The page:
I was lucky my first child was a girl. Because after you give birth for the first time, you know everything. You do everything right! Your child will not be one of those babies that dares to disrupt people on an airplane, in a restaurant, or anywhere that doesn't have paintings of Elmo on the walls. And having one baby girl gave me the opportunity to do that whole "gender neutral" baby raising thing.
While I didn't ban pink, I chose baby clothes of all colors. I had no expectations regarding toys; instead I let her choose whether it was the Hess truck or a baby doll. We bought her a mini skateboard as toddler, and signed her up for soccer before she even really knew what it was.
Then we had a boy.
As my son aged into toddlerhood, we were surprised (but maybe not too surprised) about his obsession with his older sister's skateboard. His incredible physical stamina and coordination in tossing and catching a wiffle ball blew us away. He'll start swimming lessons a good two years before his sister did, and will be on the t-ball team starting next year (also two years before the girl in the family.) We decided our avoidance of stereotypes was perhaps wrongheaded, and thinking more traditionally was where it was at. So naturally a new book has come out saying we'd better go back to our original way of thinking, or we'll be hurting our kids. I'm so confused.
Pink Brain, Blue Brain: How Small Differences Grow Into Troublesome Gaps -- And What We Can Do About It by Lise Eliot calls out adults -- even well-meaning, pro-equality adults -- for falling for gender stereotypes, and in fact creating them in our own children. Because girl and boy brains are more alike than different, and studies that highlight differences are deeply flawed. Unfortunately, as adults, we look at baby boys and baby girls differently, and treat them differently, to their detriment.
For example, baby boys are seen as more irritable (I'm guilty of thinking/saying that about my own son), even though that's not the case. Boys are seen as more remote and detached, and so parents treat them differently than the "social" girl baby. Naturally, boys will become more detached if they're not on the receiving end of eye contact and physical affection to the same degree as their female counterparts. Thus, creating a stereotype that did not even exist before parents mucked it up.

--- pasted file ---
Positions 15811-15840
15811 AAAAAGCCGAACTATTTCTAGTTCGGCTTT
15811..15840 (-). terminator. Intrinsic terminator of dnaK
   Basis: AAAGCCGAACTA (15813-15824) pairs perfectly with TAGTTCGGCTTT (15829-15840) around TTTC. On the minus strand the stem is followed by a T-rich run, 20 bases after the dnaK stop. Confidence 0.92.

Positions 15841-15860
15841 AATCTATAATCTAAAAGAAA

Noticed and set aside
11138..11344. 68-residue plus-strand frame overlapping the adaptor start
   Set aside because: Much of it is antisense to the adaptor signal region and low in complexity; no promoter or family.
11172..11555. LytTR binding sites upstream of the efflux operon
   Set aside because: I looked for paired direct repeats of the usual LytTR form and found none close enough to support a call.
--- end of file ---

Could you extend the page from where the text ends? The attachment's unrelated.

And baby girls are underestimated in their physical abilities, even though there are no differences in what they can achieve; as seen in a crawling study of 11-month-olds. I admit to recently giving up on my daughter's skating ability and handing over her board to her little brother. Mostly this is because I was never into sports, and so I'm assuming my own daughter isn't either. Luckily, her father hasn't given up on her yet.
More importantly, this book highlights the way we treat our babies. Instead of talking to our girls more and letting our sons play independently, we should be equally engaged. Instead of only encouraging boy babies (or simply being more encouraging) to take physical risks when they're testing out their new walking legs, we should let our little girls go for it as well. And leave any male/female expectations at the door. Which is something a lot of us believe we do already, but even the most subtle difference in our demeanor can shape our boys and girls. Scary, right?
So I'm going to start checking myself a lot more often when I'm hanging with the kids. And perhaps not gasp the next time my daughter climbs a tree in a dress. Perhaps.
Do you treat your girl and boy babies differently?